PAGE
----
One hundred sixty undergraduate nursing students completed the survey. Complete sociodemographic information of the sample is listed in Table 1. A Shapiro Wilk test was performed to test for normality of variables such as gender, race, ethnicity, socioeconomic status, parents' immigration status, and previous SL experience. Based on the results of the normality test, oneway ANOVA was performed for Spanish language proficiency, parents' immigration status, and race.
Sample Sociodemographic Information (N = 160)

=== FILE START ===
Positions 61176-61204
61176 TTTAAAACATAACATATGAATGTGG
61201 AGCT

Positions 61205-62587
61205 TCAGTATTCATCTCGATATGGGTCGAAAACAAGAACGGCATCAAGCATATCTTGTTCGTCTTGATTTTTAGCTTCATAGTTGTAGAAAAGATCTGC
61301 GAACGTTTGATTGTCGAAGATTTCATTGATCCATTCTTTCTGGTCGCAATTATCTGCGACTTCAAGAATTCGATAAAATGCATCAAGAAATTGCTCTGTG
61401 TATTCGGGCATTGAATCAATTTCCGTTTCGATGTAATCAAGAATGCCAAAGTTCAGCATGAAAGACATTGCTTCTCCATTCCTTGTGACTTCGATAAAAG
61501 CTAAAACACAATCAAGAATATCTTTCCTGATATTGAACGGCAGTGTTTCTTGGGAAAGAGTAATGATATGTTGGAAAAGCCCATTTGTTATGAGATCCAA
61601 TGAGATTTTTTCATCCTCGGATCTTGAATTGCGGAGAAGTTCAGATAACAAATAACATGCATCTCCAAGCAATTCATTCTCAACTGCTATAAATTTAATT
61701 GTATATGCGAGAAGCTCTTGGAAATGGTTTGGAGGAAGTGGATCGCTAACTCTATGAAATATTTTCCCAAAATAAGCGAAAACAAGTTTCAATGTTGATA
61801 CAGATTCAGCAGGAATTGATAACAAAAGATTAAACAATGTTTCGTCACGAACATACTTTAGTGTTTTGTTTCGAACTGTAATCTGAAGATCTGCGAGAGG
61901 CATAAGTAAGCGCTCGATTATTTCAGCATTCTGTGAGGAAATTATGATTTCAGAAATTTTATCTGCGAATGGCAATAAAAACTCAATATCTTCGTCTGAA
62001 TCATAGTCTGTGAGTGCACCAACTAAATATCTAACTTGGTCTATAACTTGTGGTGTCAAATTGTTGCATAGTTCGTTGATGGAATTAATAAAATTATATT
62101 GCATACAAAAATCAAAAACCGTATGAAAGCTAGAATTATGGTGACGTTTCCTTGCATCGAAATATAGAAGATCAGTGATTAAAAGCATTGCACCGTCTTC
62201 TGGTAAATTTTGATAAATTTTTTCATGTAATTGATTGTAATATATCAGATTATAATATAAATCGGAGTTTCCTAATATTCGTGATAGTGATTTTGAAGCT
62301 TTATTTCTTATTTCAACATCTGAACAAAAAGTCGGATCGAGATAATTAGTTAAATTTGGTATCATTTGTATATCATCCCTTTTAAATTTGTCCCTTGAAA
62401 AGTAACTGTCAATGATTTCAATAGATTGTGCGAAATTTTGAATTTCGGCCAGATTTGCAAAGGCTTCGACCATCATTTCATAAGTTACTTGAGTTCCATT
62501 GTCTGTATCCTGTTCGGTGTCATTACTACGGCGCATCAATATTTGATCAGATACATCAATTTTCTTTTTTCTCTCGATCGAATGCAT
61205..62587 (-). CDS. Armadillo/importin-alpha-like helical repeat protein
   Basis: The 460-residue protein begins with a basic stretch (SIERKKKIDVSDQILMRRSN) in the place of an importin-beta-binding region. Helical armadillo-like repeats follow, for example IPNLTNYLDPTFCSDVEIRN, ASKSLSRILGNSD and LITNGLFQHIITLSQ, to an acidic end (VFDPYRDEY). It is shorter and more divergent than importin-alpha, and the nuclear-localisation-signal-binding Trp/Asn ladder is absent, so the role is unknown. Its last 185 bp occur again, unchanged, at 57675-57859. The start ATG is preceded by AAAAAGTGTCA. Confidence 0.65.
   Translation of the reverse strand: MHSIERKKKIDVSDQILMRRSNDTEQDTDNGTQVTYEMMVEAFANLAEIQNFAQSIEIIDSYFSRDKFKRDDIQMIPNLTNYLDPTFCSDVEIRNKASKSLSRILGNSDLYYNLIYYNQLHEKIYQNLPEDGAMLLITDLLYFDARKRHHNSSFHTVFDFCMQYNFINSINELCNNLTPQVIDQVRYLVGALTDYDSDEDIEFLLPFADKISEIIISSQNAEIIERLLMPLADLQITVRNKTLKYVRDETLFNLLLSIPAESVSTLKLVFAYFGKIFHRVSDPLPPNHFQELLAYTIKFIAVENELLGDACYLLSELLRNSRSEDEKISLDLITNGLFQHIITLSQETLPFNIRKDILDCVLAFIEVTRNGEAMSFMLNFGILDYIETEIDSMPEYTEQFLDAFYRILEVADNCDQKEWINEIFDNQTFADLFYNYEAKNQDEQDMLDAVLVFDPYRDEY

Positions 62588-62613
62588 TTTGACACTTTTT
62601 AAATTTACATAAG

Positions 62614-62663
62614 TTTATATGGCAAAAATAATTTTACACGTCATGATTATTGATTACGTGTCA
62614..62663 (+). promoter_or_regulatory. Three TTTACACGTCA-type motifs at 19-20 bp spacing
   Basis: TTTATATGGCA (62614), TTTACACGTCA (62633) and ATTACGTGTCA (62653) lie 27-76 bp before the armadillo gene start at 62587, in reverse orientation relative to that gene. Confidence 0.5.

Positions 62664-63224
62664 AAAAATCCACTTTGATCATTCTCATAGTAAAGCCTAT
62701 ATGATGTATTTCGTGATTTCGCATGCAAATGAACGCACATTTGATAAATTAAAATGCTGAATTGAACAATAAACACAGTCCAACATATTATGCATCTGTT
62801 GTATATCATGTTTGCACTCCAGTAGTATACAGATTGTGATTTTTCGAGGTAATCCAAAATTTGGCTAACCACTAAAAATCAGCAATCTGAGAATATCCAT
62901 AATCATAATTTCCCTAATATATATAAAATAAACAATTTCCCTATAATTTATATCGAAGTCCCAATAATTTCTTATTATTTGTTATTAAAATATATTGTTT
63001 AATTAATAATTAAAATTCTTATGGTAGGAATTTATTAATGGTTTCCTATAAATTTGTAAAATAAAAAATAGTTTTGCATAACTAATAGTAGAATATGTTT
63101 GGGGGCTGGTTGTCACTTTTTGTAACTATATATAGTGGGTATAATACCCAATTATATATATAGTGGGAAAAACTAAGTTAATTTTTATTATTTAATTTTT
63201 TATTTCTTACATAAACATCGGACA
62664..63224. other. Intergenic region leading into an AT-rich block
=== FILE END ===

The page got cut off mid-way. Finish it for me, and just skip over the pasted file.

Spanish proficiency was measured in three levels: (a) native speakers, (b) nonnative speakers, and (c) no proficiency. Spanish proficiency significantly predicted higher total cultural competency scores [F = 3.93 (2,157), p = .022]. However, post hoc analysis with Tukey's test showed a significant difference between nonnative Spanish Speakers and native-Spanish speakers (p = .017). A similar pattern was seen for parents' immigration status, where, overall, parents' immigration status did help predict significant levels of difference in total cultural competency score [F = 3.83 (2,157), p = .024]. However, post hoc analysis with Tukey's test showed a significant difference among people who had both parents born outside the United States compared with people whose parents were both born in the United States (p = .025). Race was not a significant predictor for CCCQ scores [F = 0.390 (3,123), p = .761].